Tomcat to WildFly migration guidelines

Tomcat to WildFly / JBoss EAP migration is a typical scenario when you Web application requires some additional services (like JMS or transactions) which are available when using an application server. In this tutorial we will show some of the common pitfalls you can encounter when upgrading from Tomcat to WildFly / JBoss EAP

There are mainly three areas which you should consider in the migration path:

  • Common libraries
  • Data source configuration
  • JNDI bindings
  • Web context path
  • Core server configuration
  • JVM Options

Let’s see them all:

Common libraries migration

 Apache Tomcat stores the common libraries into the CATALINE_HOME/lib folder.

 The lib directory is the direct replacement for both common/lib and common/classes sub directories used in Apache Tomcat 5.x releases: it accepts both JARs and exploded class hierarchies.

When moving to WildFly you should place the common libraries in the following location:

JBoss / WildFly release Path for common libs
4.x JBOSS_HOME/server/[server-name]/lib
5.x – 6.x JBOSS_HOME/common/lib
7.x / WildFly JBOSS_HOME/modules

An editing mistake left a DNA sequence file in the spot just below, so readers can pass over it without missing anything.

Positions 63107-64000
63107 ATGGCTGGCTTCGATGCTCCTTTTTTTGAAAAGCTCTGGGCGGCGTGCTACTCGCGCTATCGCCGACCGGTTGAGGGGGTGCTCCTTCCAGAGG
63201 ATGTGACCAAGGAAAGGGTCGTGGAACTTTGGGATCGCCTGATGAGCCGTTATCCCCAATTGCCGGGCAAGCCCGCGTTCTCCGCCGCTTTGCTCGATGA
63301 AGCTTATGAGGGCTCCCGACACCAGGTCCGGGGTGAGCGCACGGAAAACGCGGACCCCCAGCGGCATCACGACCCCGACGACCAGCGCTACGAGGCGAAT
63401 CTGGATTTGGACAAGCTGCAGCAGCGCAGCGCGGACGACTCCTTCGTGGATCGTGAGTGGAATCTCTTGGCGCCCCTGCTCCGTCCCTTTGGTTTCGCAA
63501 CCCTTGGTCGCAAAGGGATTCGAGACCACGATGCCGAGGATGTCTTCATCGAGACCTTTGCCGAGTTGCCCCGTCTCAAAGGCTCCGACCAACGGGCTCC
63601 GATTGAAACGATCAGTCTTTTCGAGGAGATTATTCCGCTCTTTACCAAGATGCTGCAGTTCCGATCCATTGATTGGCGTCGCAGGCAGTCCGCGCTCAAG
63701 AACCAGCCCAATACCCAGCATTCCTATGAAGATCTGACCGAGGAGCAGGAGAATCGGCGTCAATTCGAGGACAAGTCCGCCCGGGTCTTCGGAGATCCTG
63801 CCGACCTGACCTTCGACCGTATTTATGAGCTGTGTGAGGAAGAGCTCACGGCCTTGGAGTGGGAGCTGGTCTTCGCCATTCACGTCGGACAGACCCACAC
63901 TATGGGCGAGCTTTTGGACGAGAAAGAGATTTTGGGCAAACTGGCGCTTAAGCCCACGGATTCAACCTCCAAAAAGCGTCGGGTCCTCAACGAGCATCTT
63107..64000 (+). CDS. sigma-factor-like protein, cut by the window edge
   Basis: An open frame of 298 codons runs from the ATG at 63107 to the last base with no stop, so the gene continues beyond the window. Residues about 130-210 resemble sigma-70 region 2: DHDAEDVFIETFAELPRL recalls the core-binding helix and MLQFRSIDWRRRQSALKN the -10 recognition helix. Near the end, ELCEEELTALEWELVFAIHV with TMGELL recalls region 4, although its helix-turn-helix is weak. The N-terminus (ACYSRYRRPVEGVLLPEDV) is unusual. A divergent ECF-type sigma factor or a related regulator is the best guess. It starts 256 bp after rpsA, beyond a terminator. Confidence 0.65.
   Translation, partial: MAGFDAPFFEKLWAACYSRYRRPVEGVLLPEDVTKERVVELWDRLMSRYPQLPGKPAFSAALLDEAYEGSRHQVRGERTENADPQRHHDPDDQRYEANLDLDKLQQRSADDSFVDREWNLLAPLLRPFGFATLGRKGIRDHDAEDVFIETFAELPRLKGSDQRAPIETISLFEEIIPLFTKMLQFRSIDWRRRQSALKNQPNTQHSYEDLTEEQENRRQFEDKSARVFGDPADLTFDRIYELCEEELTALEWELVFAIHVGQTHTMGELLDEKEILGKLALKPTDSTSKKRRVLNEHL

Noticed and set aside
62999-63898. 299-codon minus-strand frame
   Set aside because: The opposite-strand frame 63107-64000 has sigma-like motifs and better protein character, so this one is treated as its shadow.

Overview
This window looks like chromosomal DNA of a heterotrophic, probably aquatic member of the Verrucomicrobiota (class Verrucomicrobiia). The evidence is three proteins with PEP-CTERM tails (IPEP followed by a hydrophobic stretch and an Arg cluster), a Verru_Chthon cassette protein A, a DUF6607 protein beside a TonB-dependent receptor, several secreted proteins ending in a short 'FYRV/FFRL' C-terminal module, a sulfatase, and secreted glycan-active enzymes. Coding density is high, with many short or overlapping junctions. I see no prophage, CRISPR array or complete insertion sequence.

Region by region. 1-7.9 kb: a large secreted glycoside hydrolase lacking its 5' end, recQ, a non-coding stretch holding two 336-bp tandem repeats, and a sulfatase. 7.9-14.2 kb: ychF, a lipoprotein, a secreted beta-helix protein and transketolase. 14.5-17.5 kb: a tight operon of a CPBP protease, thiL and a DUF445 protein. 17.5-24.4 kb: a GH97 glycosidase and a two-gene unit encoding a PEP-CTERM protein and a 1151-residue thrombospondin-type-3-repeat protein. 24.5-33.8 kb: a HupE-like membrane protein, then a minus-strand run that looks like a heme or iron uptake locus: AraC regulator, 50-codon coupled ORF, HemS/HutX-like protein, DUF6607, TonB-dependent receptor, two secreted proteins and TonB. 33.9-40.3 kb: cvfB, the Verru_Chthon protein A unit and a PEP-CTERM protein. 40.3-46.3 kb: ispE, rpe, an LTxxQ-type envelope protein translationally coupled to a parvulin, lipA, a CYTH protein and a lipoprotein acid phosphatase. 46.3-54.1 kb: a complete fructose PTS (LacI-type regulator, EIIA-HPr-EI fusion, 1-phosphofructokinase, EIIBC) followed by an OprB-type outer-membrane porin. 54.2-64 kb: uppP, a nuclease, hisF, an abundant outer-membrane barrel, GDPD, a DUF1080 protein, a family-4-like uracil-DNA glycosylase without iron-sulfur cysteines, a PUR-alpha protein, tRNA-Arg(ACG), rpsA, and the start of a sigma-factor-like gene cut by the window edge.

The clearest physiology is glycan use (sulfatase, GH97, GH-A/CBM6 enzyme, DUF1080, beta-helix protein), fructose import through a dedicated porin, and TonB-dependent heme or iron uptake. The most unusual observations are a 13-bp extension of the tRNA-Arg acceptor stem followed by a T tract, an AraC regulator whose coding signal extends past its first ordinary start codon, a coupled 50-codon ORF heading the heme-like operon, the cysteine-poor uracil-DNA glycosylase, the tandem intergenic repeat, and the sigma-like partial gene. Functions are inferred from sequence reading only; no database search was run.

Check this tutorial if you want to learn how to install some libraries as modules into WildFly / JBoss EAP:

How to install a module on WildFly / JBoss EAP

JDBC configuration migration

A Datasource is configured in the context.xml file of Tomcat:

<Resource name="jdbc/oracledb"

Then, you should add your JDBC driver into CATALINA_HOME/lib folder

On the WildFly side, this is configured:

JBoss / WildFly Path for data source
4.x – 5.x – 6.x datasource-ds.xml file into JBOSS_HOME/server/[server-name]/deploy
7.x / WildFly server XML configuration file (e.g. standalone.xml) or datasource-ds.xml file into JBOSS_HOME/standalone/deployments or

More details about Datasource configuration here:

How to configure a Datasource with JBoss / WildFly

JNDI Bindings migration

A common source of problems is that each platform stores Objects under different locations of the JNDI tree. For example, here’s how you would retrieve the data source you have just configured in Tomcat:

DataSource ds = (DataSource)initContext.lookup("java:comp/env/jdbc/oracledb");